Khamenei has also been the commander-in-chief of Iran’s Armed Forces for more than 30 years.
Khamenei had initially rejected the Supreme Leader’s seat, saying, “My nomination should make us all cry tears of blood.” He claimed that “I was reassured by Mr. Hashemi Rafsanjani that the position would be temporary until a referendum.” However, such a referendum never took place.
Khamenei’s Responsibility for Suppression and Terrorism
As Supreme Leader, Khamenei is responsible for all human rights violations in Iran and terror activities abroad. Khamenei’s undeniable authority enabled him to fulfill unprecedented suffocation in society. This includes torture and imprisonment of dissidents, suppression of religious and ethnic minorities, and women.
In his dark reign, Khamenei experienced several popular protests, which have constantly grown and challenged his fictional hegemony. In all cases, however, he violently suppressed the disgruntled people instead of hearing their grievances. He frequently described demonstrators as “thugs” or “hooligans,” allowing the IRGC to use lethal force to contain upheavals.
The suppression of protests in July 1999, June 2009, December 2017-January 2018, November 2019, and January 2020, which went parallel with arbitrary arrests, torture, and murder, were among the most prominent instances.
In his November 17, 2019 lecture, Khamenei ordered the IRGC to “do whatever it takes to end” protests. Following the Supreme Leader’s decree, oppressive forces killed at least 1,500 defenseless protesters with helicopters, armored vehicles, heavy machineguns, and snipers.
Khamenei is also in charge of many assassinations and terror attacks, particularly against Iranian dissidents. However, other nations were not safe versus the atrocities of Tehran’s terror squads.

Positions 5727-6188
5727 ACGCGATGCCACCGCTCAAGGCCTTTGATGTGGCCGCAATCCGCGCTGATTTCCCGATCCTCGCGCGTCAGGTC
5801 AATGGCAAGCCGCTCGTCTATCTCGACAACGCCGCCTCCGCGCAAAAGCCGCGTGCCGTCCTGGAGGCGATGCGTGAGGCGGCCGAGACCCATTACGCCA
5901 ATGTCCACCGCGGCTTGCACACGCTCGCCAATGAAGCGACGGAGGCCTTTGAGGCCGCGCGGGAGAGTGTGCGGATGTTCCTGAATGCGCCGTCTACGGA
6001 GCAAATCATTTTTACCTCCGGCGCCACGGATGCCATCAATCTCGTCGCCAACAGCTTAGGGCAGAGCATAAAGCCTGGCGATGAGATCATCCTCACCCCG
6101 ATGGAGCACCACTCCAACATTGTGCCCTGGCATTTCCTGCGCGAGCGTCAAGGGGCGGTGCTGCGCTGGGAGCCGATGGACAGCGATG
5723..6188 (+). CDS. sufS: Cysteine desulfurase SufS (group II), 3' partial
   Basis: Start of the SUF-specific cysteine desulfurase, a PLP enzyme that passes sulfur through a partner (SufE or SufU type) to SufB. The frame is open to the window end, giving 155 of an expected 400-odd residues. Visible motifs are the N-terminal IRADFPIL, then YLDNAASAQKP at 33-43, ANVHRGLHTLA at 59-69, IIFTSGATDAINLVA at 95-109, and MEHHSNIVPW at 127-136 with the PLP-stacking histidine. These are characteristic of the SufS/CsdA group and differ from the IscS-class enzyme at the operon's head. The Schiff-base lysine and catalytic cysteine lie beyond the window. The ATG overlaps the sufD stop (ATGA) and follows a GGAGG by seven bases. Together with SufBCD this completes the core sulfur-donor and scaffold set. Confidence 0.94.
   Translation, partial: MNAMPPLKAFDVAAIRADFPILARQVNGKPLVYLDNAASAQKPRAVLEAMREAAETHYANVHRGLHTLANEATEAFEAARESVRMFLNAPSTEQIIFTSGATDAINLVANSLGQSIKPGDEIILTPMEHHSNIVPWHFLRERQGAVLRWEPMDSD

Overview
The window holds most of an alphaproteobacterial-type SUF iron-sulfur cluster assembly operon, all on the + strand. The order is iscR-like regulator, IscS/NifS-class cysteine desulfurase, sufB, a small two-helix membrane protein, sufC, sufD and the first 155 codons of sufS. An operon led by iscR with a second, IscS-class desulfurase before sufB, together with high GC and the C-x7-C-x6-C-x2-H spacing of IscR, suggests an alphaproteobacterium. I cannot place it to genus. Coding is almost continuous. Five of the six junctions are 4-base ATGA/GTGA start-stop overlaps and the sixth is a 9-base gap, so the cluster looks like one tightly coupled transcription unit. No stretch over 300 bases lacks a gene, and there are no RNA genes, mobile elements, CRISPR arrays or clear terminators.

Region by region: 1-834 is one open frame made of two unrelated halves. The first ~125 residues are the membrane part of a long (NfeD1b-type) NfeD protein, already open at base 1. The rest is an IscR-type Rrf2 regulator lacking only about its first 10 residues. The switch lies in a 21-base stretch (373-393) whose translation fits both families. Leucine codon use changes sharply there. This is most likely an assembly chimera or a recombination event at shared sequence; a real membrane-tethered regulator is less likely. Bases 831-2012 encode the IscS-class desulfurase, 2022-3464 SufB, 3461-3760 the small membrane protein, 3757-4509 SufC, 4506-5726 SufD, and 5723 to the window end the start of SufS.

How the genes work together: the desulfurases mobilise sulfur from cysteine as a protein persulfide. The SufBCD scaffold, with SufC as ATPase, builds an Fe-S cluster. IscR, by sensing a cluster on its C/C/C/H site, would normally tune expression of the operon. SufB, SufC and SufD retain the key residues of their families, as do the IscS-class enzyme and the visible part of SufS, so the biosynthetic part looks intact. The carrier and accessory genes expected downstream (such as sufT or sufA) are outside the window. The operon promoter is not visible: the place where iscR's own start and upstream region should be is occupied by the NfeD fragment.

Under the current Supreme Leader, the IRGC Quds Force commanded by Qassem Soleimani and the Ministry of Intelligence and Security (MOIS) expanded their terror attacks from Malaysia to Saudi Arabia, Lebanon, Turkey, Benghazi, several European States, Latin America, and even Washington D.C.
However, Iranian dissidents were the primary targets for Khamenei’s terror squads. Only a few months following Khomeini’s death, Tehran’s assassins murdered Prof. Kazem Rajavi, eldest brother to the Iranian Resistance’s Leader Massoud Rajavi in Switzerland.
The Islamic Republic’s terrorists targeted more dissidents, mostly affiliated to the PMOI/MEK, in neighboring countries such as Iraq. Tehran’s embassies played crucial roles in all these terror attacks.
However, the greatest plots included the foiled bombing of the MEK’s annual gathering to mark the Persian new year in Albania and the NCRI grand gathering in France in March and June 2018 respectively. European law enforcement managed to foil both terror plots and arrest the criminals, including a senior Iranian diplomat Assadollah Assadi.
🇮🇶Murdering #MEK members-1986-2016